Last week, Palestinian activist Bassem Tamimi published a letter on his Facebook page showing that his visa to come to the United States was revoked on March 1.
In a story published Wednesday, the Palestine News Network (PNN) continued to push his claim that the U.S. action somehow was in retaliation for a civil lawsuit he and others filed against dozens of Israeli supporters and companies doing business there. "To stop our effort against the Israeli occupation, the American consulate revoked my Visa," Tamimi wrote March 8.
The whole story is a lie. Tamimi would have us believe that American bureaucracy is so efficient, so nimble, that it processed a visa revocation overnight. The lawsuit was filed March 7 in Washington, D.C. district court, the day before Tamimi published it. In addition, the visa revocation letter is dated March 1.
In order for it to be payback for the lawsuit, the Zionist Occupiers must have perfected time travel.
In addition, I know Tamimi is spreading a lie because I helped secure the documents which proved he lied to U.S. officials by denying his arrest record.
In fact, he has been arrested repeatedly, including a 2010 arrest for incitement after Tamimi provoked demonstrators to repeatedly throw rocks at Israeli soldiers in the West Bank. According to Israeli court records, Tamimi planned the confrontations, first by gathering young men from a nearby village, encouraging them to throw stones and organizing their stone throwing . When soldiers approached, he provided reconnaissance to ensure they would not get caught. He also arranged for ambulances to be immediately available to the stone throwers in case any of them were injured. He was convicted on all the charges and sentenced to 30 months in jail.
When Tamimi was in the United States last September on a cross country bash-Israel tour that was co-sponsored by Amnesty International, an Israeli source informed me of Tamimi's conviction. I relayed the information to Immigration and Customs Enforcement (ICE). U.S. government agents obtained Tamimi's arrest and conviction records from Israel.
ICE agents reviewed Tamimi's visa application and discovered that he lied by not checking a box indicating he had been arrested before. This is a standard question asked of all applicants. As a result, an administrative investigation was immediately initiated into Tamimi's false statements.
The review process took months to complete and resulted in a determination that Tamimi had lied on his visa application. As is standard for those who do not disclose their arrest records on their visa or immigration forms, Tamimi's right to a visa to the United States was permanently revoked. It culminated in the letter that Tamimi saw fit to share with the world.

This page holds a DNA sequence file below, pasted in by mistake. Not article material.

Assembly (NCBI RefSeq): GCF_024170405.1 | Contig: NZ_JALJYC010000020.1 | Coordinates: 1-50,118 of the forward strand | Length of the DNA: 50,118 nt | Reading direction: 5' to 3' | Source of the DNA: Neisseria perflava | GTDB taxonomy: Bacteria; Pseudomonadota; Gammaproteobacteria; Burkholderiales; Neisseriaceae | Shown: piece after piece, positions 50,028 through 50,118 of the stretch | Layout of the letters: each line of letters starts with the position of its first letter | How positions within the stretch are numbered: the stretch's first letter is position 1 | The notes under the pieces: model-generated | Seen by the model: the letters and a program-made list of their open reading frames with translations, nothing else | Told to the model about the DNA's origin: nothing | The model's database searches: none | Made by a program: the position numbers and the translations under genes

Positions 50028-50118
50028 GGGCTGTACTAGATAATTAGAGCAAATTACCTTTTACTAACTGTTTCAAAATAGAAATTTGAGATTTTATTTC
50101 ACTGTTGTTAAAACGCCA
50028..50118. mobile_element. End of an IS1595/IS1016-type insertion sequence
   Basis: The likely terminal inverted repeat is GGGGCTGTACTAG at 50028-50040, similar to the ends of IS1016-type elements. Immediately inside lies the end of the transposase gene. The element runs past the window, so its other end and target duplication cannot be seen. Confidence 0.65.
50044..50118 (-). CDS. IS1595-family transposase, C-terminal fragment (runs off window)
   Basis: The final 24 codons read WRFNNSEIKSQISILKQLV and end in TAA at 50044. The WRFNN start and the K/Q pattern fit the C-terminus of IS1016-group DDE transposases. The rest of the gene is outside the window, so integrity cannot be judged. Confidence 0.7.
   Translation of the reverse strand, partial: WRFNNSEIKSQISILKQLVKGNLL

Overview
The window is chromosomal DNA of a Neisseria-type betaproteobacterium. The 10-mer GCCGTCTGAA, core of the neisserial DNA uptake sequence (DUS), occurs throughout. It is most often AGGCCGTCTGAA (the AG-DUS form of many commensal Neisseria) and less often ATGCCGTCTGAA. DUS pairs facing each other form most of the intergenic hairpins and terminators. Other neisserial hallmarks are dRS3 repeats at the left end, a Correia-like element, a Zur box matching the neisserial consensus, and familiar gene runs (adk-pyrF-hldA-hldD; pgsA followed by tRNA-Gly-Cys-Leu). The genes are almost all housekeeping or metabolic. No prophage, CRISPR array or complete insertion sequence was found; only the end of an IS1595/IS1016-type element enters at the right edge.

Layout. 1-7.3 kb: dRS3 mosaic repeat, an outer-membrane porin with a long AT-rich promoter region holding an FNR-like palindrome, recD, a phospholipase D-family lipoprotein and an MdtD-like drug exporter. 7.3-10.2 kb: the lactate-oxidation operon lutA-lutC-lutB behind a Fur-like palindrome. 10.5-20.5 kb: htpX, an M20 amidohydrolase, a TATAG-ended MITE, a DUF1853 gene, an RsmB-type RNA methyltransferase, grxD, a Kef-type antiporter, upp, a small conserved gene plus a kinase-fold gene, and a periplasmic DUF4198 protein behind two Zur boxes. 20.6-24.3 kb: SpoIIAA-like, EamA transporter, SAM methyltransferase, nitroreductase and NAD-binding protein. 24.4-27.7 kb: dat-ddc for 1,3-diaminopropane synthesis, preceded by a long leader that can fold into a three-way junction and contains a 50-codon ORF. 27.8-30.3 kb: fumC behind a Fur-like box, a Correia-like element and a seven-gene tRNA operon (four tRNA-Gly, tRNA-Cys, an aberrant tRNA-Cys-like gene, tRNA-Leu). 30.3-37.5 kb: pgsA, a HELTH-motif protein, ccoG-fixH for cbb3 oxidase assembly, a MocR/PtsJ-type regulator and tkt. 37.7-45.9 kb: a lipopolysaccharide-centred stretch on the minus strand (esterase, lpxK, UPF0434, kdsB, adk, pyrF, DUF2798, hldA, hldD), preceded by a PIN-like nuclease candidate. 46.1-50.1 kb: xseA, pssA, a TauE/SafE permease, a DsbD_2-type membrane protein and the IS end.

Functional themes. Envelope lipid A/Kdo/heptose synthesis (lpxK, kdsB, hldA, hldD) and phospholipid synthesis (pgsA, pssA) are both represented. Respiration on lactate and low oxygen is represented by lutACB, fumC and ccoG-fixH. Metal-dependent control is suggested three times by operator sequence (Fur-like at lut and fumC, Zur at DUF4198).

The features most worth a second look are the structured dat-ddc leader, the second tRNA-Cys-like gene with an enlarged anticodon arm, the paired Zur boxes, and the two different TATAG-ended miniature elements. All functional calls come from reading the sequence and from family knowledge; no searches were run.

The PNN story dismisses the arrests as "arbitrary" and cited Tamimi saying the detentions are "ways of Israeli occupation to silence the Palestinian voice." Tamimi could have been forthcoming with the U.S. Consulate office and in his visa application, argued the arrests were improper and let the State Department make an informed decision.
Instead, he lied. Now he's complaining that he got caught in that lie.
But it is not necessarily out of character. In convicting Tamimi of incitement in 2012, the Israeli judge determined that he "lied to the court, did not express regret for what he had done and did not take responsibility for his actions."
During a Sept. 26 appearance in Atlanta, Tamimi's arrest record was not something to hide, but a means of establishing his bona fides.
"I have been in jail nine times in my life," he said.
He spent five weeks in the United States during September and October, pushing the campaign to boycott, divest from, and sanction Israel. Among his stops was a third grade class in Ithaca, N.Y. where he reportedly spoke about the suffering of Palestinian children.
As the website Legal Insurrection reported in October, Tamimi used his Facebook page to promote an anti-Semitic blood libel that Israel arrests Palestinian children "To STEAL THEIR ORGANS." The claim Tamimi reposted included a picture of a person's torso with a long wound stitched up along the side.
Tamimi uses children as tools to instigate confrontations with Israelis, including having his daughter, dubbed "Shirley Temper," scream at soldiers in hopes of provoking images that portray them as cruel or brutal.
"When we are able to get a video like this, we can use it to great effect," he said during the U.S. speaking tour. "When enough people here see these videos and hear our stories, it can start a kind of intifada against Israel in the United States."
Tamimi's visa has been revoked permanently. In order to enter the United States again, he will have to obtain a waiver, which is a benefit rarely given.